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Album Review

Everyone knows who Queen Bey is—you know, Beyoncé Knowles. She’s one of the most successful female singers of all time. And with such a big reputation and following, younger siblings can sometimes get lost in the mix.

Beyoncé’s little sister, Solange Knowles, has actually been around for quite a while now. She’s a singer and songwriter who has dabbled in acting, but is best known for her musical efforts.

In 2003, Solange released her first album, Solo Star. We reviewed her sophmore effort, Sol-Angel and the Hadley St. Dreams, back in 2008. Since then, she’s released an EP (2012’s True) and her third full-length effort (2016’s A Seat at the Table).

Now, Solange has just surprise dropped the hefty, 19-track effort When I Get Home. Filled with multiple interludes, the album features samples of poetry from women such as Debbie Allen and Phylicia Rashad, as well as musical collaborations with Gucci Mane and Playboy Carti.

It’s a soulful, synthesized album that draws on Solange’s own Southern roots, while praising black culture and dabbling in spiritual elements (and occasionally explicit ones, too).

Positive Elements

Spiritual Content

Sexual Content

Violent Content

Crude or Profane Language

Drug and Alcohol Content

Other Negative Elements


Pro-social Content

“Things I Imagined” finds Solange hazily singing about “taking on the lie” with regard to things she’s previously believed. “Dreams” focuses on the aspirations she had as a young girl, including some that have sparked hope and others that have caused despair: “I grew up a little girl with/Dreams, they come a long way, not today.”

“Time (is)” tells us about someone who has given Solange hope and perspective in difficult times: “‘Give your all,’ you would say to me/ … And it gives me hope for the trials/And the fear of the unknown that moves too close.”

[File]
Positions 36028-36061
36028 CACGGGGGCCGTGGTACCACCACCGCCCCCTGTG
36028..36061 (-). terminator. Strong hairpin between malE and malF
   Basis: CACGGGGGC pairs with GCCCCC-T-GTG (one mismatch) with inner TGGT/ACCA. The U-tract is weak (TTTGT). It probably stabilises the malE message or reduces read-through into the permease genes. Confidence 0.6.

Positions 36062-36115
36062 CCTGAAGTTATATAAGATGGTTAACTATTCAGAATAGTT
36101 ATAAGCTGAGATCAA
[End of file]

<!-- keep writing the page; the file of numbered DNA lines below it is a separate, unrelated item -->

“Almeda,” “Binz” and “My Skin My Logo” praise the perseverance and beauty of African-American culture. The first says, “Black faith still can’t be washed away/Not even in the Florida water.” And in “Binz,” Solange talks about how her hard work has led to her wealth.

Interludes such as “S McGregor,” “Can I Hold the Mic,” “We Deal With the Freak’n,” “Not Screwed” and “Exit Scott” address topics including bravery in the face of the unfamiliar, creativity, women’s purpose on the earth and love.

“I’m a Witness” seems to capture a prayerlike conversation Solange has with God: “You can work through me/You can say what you need in my mind/I’ll be your vessel/I’ll do it every time.”

“Jerrod” offers an intimate glimpse at two romantic partners who want to know each other, even in the messy parts: “Give you all the pain … /Give you all the things I’ve lived through.”

Objectionable Content

Many songs (“Down With the Clique,” “Way to the Show,” “Almeda,” “My Skin My Logo,” “Jerrod,” “Binz,” “Stay Flo,” “Sound of Rain”) include suggestive lines that hint at sex, as well as referencing alcohol, smoking marijuana and living lavishly.

“Stay Flo” talks about getting drunk (“N-ggas get faded and feel it on they face”), “Almeda” references marijuana (“smokin’ that dope, that is strong) and “Sound of Rain” talks exclusively (and steamily) about sex.

Interludes “We Deal With the Freak’n” and “Nothing Without Intention” reference spiritual energy, as well as spiritual healing allegedly associated with voodoo.

Profanity on several tracks that earn an “Explicit” label includes a few uses of both the f- and s-words, as well as a handful of uses of “a--,” “ho,” “b--ch” and “n--ga.”

Summary Advisory

Laced with R&B, hip-hop, jazz and synthesizers, When I Get Home takes listeners back a few steps while launching them forward as well. The lyrics here are actually pretty sparse, but many of the ones we do hear are dense and impactful. They dive deeply into African-American roots, the influence of women in culture and the impact of other influential figures.

Still, many of this album’s lyrics are also quite problematic. References to sex and drugs turn up regularly, while harsh profanity can be heard on several tracks as well. There’s also a heavy dose of spiritual content drawn from influences outside of Christianity.

All in all, When I Get Home delivers some positive messages, but it’s earned that “Explicit” tag for a reason.

Plot Summary

Christian Beliefs

Other Belief Systems

Authority Roles



Discussion Topics

Additional Comments/Notes

Episode Reviews



Readability Age Range







Record Label





March 1, 2019

On Video

Year Published



Kristin Smith

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